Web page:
Madisyn Cox, the 2017 World bronze medalist in the 200m individual medley, sued an affiliate of a supplement company after saying its contaminated multivitamins caused her to fail a drug test and get suspended last year.
Cox’s ban was reduced from two years to six months by the Court of Arbitration for Sport after she argued that the positive test was due to a legal Cooper Complete multivitamin that had been contaminated. The company, Cooper Concepts, Inc., said Tuesday afternoon that it had not received a lawsuit.
“However, when we learned about this issue we were stunned and angered and removed that vitamin immediately from our product line,” it said in a statement. “We are saddened and disappointed for Madisyn Cox and the time she missed in competition.”
She was still forced to miss the 2018 U.S. Championships, the qualifying meet for the two biggest international events before the 2020 Olympics. Cox could not qualify for the 2018 Pan Pacific Championships or this summer’s world championships.
Cox said she had taken the multivitamin for seven years, listing it on doping-control forms since entering the drug-testing pool in 2014, and passed more than 20 drug tests in that span without incident.
“Cox was forced to miss several major events and to return fees, grants and prizes from the U.S. Olympic Committee and USA Swimming, and was unable to pursue lucrative corporate sponsorships,” Cox’s legal team wrote in a press release Tuesday. “In addition to that lost income, Ms. Cox and her family incurred considerable expense in hiring several medical and legal experts to seek the source of the banned substance and a complete revocation of her suspension.”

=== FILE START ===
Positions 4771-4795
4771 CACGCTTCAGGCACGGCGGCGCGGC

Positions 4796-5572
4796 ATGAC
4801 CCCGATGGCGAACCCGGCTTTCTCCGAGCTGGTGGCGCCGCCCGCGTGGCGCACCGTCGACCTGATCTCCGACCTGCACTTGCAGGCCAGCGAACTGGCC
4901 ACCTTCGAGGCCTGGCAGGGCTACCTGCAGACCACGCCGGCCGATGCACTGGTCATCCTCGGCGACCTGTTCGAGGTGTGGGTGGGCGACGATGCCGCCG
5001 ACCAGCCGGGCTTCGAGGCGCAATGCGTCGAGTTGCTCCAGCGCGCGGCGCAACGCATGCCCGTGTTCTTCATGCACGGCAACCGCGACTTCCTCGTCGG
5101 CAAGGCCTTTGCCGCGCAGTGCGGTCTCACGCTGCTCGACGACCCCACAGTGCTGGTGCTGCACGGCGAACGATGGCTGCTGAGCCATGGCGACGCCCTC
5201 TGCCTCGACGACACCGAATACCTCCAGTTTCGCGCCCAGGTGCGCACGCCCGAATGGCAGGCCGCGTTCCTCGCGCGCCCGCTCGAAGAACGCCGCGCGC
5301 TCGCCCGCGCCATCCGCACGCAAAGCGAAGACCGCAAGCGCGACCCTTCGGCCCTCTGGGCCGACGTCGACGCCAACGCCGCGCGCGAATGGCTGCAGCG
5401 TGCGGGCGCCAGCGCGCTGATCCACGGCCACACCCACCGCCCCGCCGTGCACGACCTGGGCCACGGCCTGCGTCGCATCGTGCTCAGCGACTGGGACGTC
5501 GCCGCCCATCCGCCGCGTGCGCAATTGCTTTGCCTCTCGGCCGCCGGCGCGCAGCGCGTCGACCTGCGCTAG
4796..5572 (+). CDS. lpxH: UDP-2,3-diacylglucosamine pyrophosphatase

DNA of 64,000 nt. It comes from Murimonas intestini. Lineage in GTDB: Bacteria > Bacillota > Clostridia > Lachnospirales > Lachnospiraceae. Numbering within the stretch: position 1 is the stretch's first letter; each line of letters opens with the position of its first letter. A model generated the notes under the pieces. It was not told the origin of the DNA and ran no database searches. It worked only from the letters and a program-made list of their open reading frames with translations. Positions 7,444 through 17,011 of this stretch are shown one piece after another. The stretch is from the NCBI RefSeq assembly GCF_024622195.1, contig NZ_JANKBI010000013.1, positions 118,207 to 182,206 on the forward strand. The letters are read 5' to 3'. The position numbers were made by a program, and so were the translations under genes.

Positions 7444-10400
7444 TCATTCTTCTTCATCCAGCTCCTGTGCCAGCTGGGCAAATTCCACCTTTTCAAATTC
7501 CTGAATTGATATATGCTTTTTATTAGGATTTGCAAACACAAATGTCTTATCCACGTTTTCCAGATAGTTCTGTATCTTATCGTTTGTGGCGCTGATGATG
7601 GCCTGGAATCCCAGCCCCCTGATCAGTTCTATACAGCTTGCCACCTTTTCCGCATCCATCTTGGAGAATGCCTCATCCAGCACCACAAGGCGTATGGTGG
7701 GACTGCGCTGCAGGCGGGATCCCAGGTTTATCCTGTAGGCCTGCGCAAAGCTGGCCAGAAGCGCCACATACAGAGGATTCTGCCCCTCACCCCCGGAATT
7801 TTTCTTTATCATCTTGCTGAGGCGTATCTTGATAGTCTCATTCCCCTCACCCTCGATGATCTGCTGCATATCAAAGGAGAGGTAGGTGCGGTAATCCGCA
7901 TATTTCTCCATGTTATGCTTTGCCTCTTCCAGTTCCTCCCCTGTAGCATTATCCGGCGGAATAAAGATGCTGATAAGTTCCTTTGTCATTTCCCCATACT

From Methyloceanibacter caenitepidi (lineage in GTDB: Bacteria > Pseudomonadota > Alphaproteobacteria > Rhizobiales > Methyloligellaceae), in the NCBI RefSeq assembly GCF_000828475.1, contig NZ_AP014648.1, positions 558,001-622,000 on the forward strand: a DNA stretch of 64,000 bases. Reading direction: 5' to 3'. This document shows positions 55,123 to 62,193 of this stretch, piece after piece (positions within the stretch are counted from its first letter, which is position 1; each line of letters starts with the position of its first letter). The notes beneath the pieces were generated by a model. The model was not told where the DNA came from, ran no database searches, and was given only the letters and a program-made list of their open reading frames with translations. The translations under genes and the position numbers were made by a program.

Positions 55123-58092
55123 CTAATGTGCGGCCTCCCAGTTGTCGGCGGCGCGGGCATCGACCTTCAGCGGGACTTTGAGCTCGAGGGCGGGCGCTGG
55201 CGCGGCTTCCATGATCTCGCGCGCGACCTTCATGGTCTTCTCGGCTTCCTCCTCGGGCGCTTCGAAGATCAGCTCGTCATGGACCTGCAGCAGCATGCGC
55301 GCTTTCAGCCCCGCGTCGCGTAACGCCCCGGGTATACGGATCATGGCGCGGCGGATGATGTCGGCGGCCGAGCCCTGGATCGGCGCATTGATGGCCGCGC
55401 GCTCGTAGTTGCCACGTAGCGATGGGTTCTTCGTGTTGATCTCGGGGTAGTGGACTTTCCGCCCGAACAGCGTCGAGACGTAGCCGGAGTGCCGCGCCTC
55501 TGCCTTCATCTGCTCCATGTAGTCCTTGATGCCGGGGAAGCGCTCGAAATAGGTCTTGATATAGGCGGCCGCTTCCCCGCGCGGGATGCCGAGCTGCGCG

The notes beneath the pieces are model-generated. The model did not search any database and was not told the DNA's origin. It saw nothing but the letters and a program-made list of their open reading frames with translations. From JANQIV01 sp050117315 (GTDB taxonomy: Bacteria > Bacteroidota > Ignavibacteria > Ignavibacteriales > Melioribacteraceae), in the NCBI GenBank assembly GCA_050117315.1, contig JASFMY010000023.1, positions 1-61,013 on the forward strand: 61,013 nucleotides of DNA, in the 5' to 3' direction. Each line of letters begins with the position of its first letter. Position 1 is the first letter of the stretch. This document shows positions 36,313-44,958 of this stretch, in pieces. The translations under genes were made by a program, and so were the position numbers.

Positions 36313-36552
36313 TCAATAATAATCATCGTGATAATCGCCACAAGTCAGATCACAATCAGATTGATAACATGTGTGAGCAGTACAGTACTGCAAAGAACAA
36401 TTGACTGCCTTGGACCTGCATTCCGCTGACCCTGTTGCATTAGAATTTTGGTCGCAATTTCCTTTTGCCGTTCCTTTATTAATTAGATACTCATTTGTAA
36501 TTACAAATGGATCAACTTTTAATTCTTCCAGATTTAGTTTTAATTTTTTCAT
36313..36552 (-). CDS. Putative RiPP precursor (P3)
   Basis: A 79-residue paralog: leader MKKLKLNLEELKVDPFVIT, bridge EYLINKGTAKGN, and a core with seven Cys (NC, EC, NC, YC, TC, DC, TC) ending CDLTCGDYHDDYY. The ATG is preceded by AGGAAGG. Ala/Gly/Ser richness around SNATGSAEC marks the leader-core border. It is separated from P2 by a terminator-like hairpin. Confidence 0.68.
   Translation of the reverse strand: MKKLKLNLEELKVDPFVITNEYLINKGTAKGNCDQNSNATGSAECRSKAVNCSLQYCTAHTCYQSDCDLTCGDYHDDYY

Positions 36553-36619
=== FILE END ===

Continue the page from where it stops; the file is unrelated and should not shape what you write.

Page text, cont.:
Cox originally thought she ingested the banned substance Trimetazidine, a medication used to treat angina, through tap water.
She failed a drug test Feb. 5, 2018, and was originally banned four years. That punishment was cut in half after a FINA panel agreed that Cox did not intend to dope, though it did not accept that tap water was the definite source.
The Court of Arbitration for Sport later reduced the ban to six months after Cox produced multiple bottles of the multivitamin, and the tablets were found to have four nanograms per tablet of the banned substance.
“The shock, pain and emotional trauma she has bravely faced are almost incalculable, and we will be doing everything possible to gain justice for Madisyn and her family,” Cox’s attorney said in the release. “We also hope to force this company and this industry to do a better job in assuring the purity of their products and the proper labeling of each product’s ingredients.”
Cox ranks No. 1 in the U.S. in the 200m IM this year, winning the event at a Pro Series stop in Richmond last week.
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